The Numerous Nutrition And Health Benefits Of Cinnamon


Cinnamon is a spice that has many nutritional and health benefits. Experts said that cinnamon ranks top among the herbs regarding antioxidant levels.

Cinnamon comes from the bark of Cinnamomum verum tree, referred to as Cinnamomum zeylanicum or merely the real cinnamon tree. The bark has compounds such as cinnamate, cinnamic acid, and cinnamaldehyde that have healthy properties. Cinnamon also has antioxidant, anti-diabetic, anti-inflammatory, anti-microbial, and immunity boosting properties.

Nutritional Benefits Of Cinnamon

According to Cooking Detective, cinnamon contains the following vitamins and supplements:

  • Vitamin A, Vitamin B3, Vitamin B6, Vitamin C, Vitamin E, and Vitamin K
  • Calcium, Choline, Iron, Manganese, Carotene, Magnesium, Lutein, and Zeaxanthin,
  • Lycopene, Foliate, Cryptoxanthin, Phosphorous, Potassium, Selenium, Zinc
  • Sodium, Alanine, Arginine, Aspartic Acid, Glutamic Acid, Glycine, Histidine, Isoleucine
  • Leucine, Phenylalanine, Proline, Serine, Threonine, Tyrosine, Valine

Meanwhile, one tablespoon of cinnamon contains the following:

  • 0 grams of fat, sugar or protein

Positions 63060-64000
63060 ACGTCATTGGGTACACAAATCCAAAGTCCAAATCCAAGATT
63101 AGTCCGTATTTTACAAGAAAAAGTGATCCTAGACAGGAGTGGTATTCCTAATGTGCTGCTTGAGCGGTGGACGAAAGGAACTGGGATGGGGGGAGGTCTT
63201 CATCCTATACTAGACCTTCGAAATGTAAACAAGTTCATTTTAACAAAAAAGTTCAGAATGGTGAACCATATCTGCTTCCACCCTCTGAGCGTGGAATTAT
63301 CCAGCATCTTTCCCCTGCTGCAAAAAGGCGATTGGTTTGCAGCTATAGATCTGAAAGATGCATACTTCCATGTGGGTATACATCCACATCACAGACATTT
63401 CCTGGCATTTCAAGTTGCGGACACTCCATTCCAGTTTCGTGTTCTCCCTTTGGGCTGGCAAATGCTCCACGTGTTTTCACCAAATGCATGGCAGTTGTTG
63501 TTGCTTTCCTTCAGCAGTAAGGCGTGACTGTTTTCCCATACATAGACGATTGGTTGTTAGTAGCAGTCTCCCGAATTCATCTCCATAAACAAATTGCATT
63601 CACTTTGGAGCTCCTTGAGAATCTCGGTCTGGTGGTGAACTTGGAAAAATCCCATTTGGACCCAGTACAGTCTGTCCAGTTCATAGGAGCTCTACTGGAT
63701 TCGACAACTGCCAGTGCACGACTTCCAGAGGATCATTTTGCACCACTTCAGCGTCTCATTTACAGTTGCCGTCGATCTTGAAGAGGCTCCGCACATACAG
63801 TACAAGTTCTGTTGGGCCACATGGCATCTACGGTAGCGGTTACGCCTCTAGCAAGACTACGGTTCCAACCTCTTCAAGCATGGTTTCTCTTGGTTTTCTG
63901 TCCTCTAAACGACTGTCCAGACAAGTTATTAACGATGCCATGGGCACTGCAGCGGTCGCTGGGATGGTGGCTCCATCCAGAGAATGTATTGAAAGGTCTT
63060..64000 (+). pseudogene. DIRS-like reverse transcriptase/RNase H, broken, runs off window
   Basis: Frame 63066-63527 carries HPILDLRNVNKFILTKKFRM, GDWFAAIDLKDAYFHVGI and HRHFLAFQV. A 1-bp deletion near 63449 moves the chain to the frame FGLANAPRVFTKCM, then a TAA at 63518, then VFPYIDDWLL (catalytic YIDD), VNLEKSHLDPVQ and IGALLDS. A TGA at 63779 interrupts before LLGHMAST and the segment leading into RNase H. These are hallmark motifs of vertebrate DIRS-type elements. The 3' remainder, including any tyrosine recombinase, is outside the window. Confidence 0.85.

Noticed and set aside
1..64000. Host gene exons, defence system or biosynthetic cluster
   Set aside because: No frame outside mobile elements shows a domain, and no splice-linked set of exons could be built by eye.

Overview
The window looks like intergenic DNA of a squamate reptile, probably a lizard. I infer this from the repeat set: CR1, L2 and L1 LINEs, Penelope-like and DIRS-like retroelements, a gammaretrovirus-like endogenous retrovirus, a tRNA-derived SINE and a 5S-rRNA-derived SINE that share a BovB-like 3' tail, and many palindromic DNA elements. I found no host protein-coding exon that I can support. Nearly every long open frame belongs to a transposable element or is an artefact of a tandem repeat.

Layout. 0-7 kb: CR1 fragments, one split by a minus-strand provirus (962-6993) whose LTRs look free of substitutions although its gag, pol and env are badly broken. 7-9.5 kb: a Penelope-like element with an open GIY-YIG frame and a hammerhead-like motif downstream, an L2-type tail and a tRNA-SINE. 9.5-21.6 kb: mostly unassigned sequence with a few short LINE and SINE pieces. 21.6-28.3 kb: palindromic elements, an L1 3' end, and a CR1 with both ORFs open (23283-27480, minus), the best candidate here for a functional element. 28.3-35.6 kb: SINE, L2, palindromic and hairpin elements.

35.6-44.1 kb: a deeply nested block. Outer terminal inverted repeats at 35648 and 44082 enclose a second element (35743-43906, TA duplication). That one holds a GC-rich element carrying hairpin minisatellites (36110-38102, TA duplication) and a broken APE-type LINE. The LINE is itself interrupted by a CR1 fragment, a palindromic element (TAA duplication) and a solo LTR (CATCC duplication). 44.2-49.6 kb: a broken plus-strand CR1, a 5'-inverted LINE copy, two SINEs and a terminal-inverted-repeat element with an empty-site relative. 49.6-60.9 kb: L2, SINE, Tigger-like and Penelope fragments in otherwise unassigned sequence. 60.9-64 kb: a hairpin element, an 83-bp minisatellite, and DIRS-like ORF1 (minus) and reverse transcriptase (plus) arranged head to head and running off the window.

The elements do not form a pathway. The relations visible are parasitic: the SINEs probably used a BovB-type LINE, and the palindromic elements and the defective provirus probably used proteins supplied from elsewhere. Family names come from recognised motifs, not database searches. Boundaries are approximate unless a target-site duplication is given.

• 13 to 19 calories
  • Four grams of fiber
  • Eight percent daily value of calcium
  • Four percent daily value iron
  • 68 percent daily value manganese
  • Three percent daily value vitamin K

Health Benefits of Cinnamon

Medical News Today shared the following health benefits of this favorite spice:

Lowers the risk of diabetes

A 2003 study published in Diabetes Care indicated that cinnamon could help enhance glucose and lipid levels of people with type 2 diabetes. The researchers said that if people include cinnamon in their diet, it could lower the risk of diabetes and cardiovascular diseases.


Reduces symptoms of Alzheimer’s disease

A study suggested that the extract found in cinnamon bark known as CEppt could prevent the development and reduce the symptoms of Alzheimer’s disease such as amyloid plaques. It could also improve the cognitive function.

Treats fungal infections

Cinnamon oil could handle some types of fungal infection like Candida, according to a 2016 study.

Multiple Sclerosis

Studies showed that this spice could protect the regulatory T cells known as Tregs, which are the master regulator of immune responses. People diagnosed with multiple sclerosis have a lower level of Tregs. In the study involving mice model, it showed that cinnamon treatment inhibited the loss of proteins of Tregs. It also restored the myelin levels in mice with multiple sclerosis.

Lowers the harmful effects of high-fat meals

A 2011 study suggested that cinnamon, which contains antioxidant properties could alleviate the negative response of the body to eating high-fat meals.

Cinnamon has proven nutritional and health benefits. On the other hand, it contains coumarin, which is a natural flavoring. Too much coumarin could damage the liver and affect the coagulation. Experts advised consuming moderate amounts of cinnamon as a spice or supplement, particularly for those with liver disease. For those with diabetes, consult first your doctor before consuming cinnamon.